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St. Bede's Catholic College

ST Bede's

Catholic College

    House and Year System

    House Names

    Jocelyn Bell Burnell, née Bell (1943- ), British radio astronomer, co-discoverer of the pulsar.

    Susan Jocelyn Bell was born in Belfast, on July 15, 1943, and educated at the University of Glasgow and the University of Cambridge, where she gained a doctorate in 1968. In 1967, while she was a research student of Antony Hewish, she noticed an unusual regularity in the records of signals picked up by the Cambridge radio telescope from astronomical sources. This led Hewish to postulate the existence of pulsating radio stars, subsequently known as pulsars. They are believed to be extremely dense, fast-spinning neutron stars. Bell Burnell was awarded the Herschel Medal of the Royal Astronomical Society in 1989, and was professor of physics at the Open University between 1991 and 2001. She was president of the Royal Astronomical Society from 2002 to 2004 and became a Fellow of the Royal Society in 2003. In 1999 Bell Burnell was made a CBE; in 2007 she was created a dame. 

    Rene Descartes was a French mathematician, scientist and philosopher who has been called the father of modern philosophy.

    He had a deep religious faith as a Catholic. At the age of 24 he had a dream, and felt the vocational call to seek to bring knowledge together in one system of thought. His system began by asking what could be known if all else were doubted - suggesting the famous 'I think therefore I am'. Actually, it is often forgotten that the next step for Descartes was to establish the near certainty of the existence of God - for only if God both exists and would not want us to be deceived by our experiences can we trust our senses and logical thought processes. God is, therefore, central to his whole philosophy. What he really wanted was to see his philosophy adopted as standard Catholic teaching. Rene Descartes and Francis Bacon (1561-1626) are generally regarded as the key figures in the development of scientific methodology.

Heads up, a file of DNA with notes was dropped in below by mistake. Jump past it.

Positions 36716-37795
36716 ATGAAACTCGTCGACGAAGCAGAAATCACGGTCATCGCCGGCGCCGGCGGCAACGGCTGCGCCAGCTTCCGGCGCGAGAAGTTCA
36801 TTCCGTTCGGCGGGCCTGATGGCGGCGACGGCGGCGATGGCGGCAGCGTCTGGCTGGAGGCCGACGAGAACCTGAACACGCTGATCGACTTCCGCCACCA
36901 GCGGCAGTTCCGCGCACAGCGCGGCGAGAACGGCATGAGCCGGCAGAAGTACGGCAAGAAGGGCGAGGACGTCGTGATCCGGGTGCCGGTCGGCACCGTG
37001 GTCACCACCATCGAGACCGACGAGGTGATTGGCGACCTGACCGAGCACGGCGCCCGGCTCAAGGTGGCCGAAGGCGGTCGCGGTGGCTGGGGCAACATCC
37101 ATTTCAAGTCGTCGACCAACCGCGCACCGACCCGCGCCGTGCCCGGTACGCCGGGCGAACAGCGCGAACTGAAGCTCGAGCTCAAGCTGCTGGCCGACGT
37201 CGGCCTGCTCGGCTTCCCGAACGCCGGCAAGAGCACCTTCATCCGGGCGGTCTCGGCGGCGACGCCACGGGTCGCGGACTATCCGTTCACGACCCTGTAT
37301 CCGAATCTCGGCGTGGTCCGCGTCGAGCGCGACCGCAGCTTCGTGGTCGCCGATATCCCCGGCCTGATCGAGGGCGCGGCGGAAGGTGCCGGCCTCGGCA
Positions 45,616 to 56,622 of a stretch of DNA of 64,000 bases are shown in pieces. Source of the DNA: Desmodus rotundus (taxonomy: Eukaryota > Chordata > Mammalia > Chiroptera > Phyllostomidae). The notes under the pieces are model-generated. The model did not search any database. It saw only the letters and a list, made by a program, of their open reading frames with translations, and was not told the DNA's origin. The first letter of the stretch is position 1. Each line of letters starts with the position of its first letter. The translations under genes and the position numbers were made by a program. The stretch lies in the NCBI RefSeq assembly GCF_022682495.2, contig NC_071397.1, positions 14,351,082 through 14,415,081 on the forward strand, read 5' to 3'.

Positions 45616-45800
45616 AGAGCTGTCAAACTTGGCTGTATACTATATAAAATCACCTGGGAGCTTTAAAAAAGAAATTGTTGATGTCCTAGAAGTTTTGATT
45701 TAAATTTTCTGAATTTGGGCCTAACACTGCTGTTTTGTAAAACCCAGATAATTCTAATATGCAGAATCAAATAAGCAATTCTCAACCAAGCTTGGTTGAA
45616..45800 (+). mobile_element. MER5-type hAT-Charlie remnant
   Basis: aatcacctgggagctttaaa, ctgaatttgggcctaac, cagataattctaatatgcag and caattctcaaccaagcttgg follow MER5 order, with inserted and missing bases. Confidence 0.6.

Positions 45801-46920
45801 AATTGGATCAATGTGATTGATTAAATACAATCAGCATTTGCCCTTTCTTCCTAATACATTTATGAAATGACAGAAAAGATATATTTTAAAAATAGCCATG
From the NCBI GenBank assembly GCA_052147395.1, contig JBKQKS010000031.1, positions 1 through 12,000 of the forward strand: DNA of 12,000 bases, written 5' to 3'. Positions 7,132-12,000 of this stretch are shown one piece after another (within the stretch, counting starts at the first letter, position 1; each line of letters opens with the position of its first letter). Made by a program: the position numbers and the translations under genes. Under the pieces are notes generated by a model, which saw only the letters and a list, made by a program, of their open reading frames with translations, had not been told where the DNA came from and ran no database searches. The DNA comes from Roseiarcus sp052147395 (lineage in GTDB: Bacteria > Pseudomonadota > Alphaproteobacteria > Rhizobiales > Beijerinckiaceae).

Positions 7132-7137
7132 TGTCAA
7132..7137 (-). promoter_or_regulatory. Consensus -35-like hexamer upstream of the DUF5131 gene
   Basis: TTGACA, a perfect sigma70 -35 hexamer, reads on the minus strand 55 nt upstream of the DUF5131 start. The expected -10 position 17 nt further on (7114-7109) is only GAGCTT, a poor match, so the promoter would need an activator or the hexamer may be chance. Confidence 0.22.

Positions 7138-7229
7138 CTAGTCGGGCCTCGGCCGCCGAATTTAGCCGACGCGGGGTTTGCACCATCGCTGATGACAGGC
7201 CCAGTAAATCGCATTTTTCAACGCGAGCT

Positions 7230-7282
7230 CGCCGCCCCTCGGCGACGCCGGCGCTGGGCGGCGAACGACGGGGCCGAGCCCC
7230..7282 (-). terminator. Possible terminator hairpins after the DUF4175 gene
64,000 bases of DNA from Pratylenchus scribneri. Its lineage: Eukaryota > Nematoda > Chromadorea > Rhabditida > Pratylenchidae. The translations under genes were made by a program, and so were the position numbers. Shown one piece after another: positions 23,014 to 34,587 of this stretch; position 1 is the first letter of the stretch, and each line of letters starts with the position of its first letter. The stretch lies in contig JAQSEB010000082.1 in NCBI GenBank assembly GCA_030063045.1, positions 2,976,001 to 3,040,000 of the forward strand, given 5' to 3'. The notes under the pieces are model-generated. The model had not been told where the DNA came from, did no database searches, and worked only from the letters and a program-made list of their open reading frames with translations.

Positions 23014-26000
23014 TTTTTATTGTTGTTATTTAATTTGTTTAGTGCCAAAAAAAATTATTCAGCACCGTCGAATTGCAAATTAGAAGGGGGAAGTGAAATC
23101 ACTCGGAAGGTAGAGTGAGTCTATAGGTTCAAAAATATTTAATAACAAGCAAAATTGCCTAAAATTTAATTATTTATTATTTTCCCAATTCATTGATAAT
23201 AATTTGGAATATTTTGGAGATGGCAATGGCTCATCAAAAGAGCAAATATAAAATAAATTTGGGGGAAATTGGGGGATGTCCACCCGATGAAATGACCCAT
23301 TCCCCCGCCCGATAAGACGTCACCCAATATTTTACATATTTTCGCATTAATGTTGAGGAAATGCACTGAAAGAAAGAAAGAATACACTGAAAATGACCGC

Both had systems in which God was important, and both seem more devout than the average for their era.

    Louis J. Pasteur was a Catholic who was born and grew up in France.

    A well renowned scientist Louis was professor of physics at Dijon Lycee in 1848 and later became professor of chemistry at Strasbourg University. His main areas of interest included Physics and Bacteriology. He is best known for demonstrating how to prevent milk and wine from going sour, which came to be called pasteurization. His experiments confirmed the germ theory of disease, and he created the first vaccine for rabies. He became one of the founders of bacteriology. He also made many discoveries in the field of chemistry, most notably the asymmetry of crystals.

    Mary Jane Seacole was a Jamaican-born nurse who helped soldiers during the Crimean War. 

    Seacole had a good education, and developed an interest in medicine and nursing from her mother, who was a traditional healer. At the start of the Crimean War in 1853, she went to London to offer her services. Her application to join Florence Nightingale’s nursing team was refused. Many nurses turned down, whether because of their class background or, in this case, probably, ethnicity.  Instead of giving up, Mary Seacole sailed to the Crimea at her own expense. She and Thomas Day (a relative in the shipping business) opened the British Hotel near Balaclava a few months later in 1855. Using it as a base, she would take mules laden with food, wine and medicines across country to the battlefield front lines at Redan, Sebastopol and Tchernaya. She obtained special passes, which allowed her to look after the wounded and dying on both sides. When she arrived back in London in 1856, Seacole was bankrupt from debts run up by soldiers at the British Hotel. The newspapers started a public campaign to raise money for her, backed by royalty and a grateful British Army.  Mary Seacole converted to Catholicism late in life and is buried in St Mary’s Catholic cemetery, Kensal Green, London.

    Pastoral Organisation

    Year 7

       Head of Year - Mrs R Carmichael


    Two tutor groups

    Two tutor


    Two tutor


    Two tutor


    Year 8

    Bell Burnell House


    Two Tutor groups in Years 8, 9 & 10 and 11





    Head of House  Mr D Johnson

    Descartes House



    Two Tutor groups in Years 8, 9, 10 & 11





    Head of House  Ms C Johnston

    Pasteur House



    Two Tutor groups in Years 8, 9 & 10 and three in 11





    Head of House 

    Mrs B Sharp

    Seacole House



    Two Tutor groups

    in Year 8, 9 & 10






    Head of House

        Mrs T Turri

    Year 9

    Year 10

    Year 11

    Sixth Form

    Director of Sixth Form - Miss L Kirkbright and Mr N Sutton
    11 Tutor Groups



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